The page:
The top five risks for charities
- Charities face major changes to their revenue streams and operating environment
- There are many new challenges, opportunities and risks
- Zurich has identified five major risks facing the charity sector
Everything has changed for charities since 2008. When the British economy took a dive, non-governmental organisations (NGO) were suddenly faced with the double whammy of declining public donations and a decrease in government funding.
As a result, Zurich has identified loss of funding and financial instability as the top risk in the sector.
The total sum given to UK charities fell by 20% in real terms, from £11bn to £9.3bn during 2011-12, according to a survey by the Charities Aid Foundation and the National Council for Voluntary Organisations.
Although this has now risen slightly, an updated survey shows it is still not yet back to pre-crisis levels.
Meanwhile, Government austerity cuts have hit funding from local authorities and these are predicted to continue.
However, while income might be dropping, demand for services has been going in the other direction, making continuity and crisis response challenges the second major risk identified by Zurich.
Crisis recovery stretched
As wage freezes, poverty and Government cuts drive more and more people to seek services, charities’ crisis recovery capacity is being severely stretched.
As a result of these financial challenges, charities are being forced to re-evaluate everything they do, adapt to their new operating conditions the best they can and identify new opportunities.
One of these has been the changes to local government strategy that has shifted towards outsourcing more services, and in the process providing new opportunities for charities that can learn to function on a more commercial basis.
But NGOs that were founded as charitable organisations must be careful not to erode their traditional values as they commercialise operations, which is the third major risk facing charities, according to Zurich Municipal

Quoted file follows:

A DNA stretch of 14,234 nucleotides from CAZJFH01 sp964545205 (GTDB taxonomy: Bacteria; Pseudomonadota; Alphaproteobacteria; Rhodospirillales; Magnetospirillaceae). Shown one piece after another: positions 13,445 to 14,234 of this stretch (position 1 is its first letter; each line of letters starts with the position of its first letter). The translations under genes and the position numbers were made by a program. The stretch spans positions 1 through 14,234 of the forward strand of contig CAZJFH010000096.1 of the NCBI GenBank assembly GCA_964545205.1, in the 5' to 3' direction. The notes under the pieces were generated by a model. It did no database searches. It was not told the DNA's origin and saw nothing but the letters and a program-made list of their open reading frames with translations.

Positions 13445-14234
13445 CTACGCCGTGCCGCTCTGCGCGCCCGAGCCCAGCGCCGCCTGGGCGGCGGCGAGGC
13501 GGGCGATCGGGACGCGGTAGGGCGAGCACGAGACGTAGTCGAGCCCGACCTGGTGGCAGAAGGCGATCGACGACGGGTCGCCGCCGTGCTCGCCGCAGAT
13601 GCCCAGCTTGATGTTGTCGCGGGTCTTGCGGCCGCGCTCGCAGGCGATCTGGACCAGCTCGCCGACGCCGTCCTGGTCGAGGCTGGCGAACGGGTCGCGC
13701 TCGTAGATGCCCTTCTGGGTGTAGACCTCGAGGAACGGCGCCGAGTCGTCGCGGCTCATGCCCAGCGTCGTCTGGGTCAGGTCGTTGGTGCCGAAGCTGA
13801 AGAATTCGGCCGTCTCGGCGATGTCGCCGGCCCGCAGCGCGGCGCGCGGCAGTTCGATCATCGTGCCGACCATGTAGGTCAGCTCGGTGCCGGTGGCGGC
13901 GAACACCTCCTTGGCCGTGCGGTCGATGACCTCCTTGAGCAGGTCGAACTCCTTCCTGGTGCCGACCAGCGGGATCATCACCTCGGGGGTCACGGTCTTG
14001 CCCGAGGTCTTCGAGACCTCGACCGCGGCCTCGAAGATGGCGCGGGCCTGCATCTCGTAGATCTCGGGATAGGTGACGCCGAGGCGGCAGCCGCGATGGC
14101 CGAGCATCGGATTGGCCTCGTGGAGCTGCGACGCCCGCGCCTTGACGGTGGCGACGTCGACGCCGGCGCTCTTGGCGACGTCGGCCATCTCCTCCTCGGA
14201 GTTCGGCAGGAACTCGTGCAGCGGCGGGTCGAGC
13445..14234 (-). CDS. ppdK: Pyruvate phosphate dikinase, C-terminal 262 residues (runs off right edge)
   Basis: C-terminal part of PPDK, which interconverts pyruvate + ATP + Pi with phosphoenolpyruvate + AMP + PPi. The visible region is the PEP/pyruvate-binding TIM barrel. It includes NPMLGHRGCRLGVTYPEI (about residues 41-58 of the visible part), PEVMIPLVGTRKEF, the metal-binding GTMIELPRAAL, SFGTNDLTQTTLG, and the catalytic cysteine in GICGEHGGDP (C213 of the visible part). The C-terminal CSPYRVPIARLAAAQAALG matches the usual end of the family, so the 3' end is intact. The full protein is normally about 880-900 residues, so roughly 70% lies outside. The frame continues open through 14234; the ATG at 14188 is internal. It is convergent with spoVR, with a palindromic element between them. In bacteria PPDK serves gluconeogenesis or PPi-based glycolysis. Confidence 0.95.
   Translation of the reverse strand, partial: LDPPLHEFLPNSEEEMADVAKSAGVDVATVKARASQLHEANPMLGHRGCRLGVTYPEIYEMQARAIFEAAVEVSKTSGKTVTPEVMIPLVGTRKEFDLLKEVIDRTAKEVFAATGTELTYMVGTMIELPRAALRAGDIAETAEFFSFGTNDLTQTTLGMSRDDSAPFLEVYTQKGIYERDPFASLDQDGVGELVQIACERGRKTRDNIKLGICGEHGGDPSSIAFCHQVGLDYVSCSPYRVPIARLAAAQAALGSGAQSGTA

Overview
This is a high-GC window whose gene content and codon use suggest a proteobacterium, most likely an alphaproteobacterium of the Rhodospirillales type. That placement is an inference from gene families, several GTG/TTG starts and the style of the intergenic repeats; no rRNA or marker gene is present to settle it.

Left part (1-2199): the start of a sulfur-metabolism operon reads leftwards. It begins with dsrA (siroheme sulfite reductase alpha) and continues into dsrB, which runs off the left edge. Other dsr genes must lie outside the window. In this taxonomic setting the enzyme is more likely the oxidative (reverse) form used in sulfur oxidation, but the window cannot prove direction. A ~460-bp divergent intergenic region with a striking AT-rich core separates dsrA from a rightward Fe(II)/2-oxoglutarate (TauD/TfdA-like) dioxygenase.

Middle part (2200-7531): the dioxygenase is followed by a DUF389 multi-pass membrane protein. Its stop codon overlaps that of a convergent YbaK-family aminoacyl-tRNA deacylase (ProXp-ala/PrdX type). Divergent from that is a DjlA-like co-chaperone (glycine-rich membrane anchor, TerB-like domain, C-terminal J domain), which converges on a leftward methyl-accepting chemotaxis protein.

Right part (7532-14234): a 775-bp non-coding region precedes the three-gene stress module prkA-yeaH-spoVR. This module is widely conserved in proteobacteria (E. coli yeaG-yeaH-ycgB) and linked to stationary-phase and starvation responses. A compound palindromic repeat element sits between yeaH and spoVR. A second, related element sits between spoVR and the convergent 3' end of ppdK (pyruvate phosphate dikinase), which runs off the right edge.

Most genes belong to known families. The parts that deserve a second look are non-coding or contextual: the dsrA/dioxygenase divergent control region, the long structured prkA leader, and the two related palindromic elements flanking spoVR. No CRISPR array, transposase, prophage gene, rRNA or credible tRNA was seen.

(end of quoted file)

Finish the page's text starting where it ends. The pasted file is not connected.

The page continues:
The fourth risk is the inherent difficulty of negotiating the tortuous commissioning environment of new payment frameworks and public service delivery models.
To do this, charities have had to rapidly adapt and develop new commercial skills in successful bidding, relationship management, contract management and the related financial due diligence, cash flow and insurance challenges.
But, as with any rapidly acquired skill set, the risk of mistakes rises in tandem with the complexity of the new environment, and charities need to do all they can to make sure that new commitments are properly and professionally risk managed at every level.
All of these fundamental strategic changes would be hard enough to manage without the rise of social media, the fifth major risk identified by Zurich.
Charities now have to operate under a level of scrutiny they have never known before, with the potential for any mistake they make to be immediately broadcast to a huge audience, damaging their brand and reputation in the process. They need to make sure they have measures in place to deal with these risks and review them regularly.
It is important not to forget that new technology also offers opportunities for communication with supporters as well – and the chance to challenge mainstream media on its errors – but doing this successfully requires advanced skills.
Everything is moving incredibly fast, imposing an immense evolutionary pressure on charities. The challenge is keeping up with the opportunities, while keeping your risks in focus.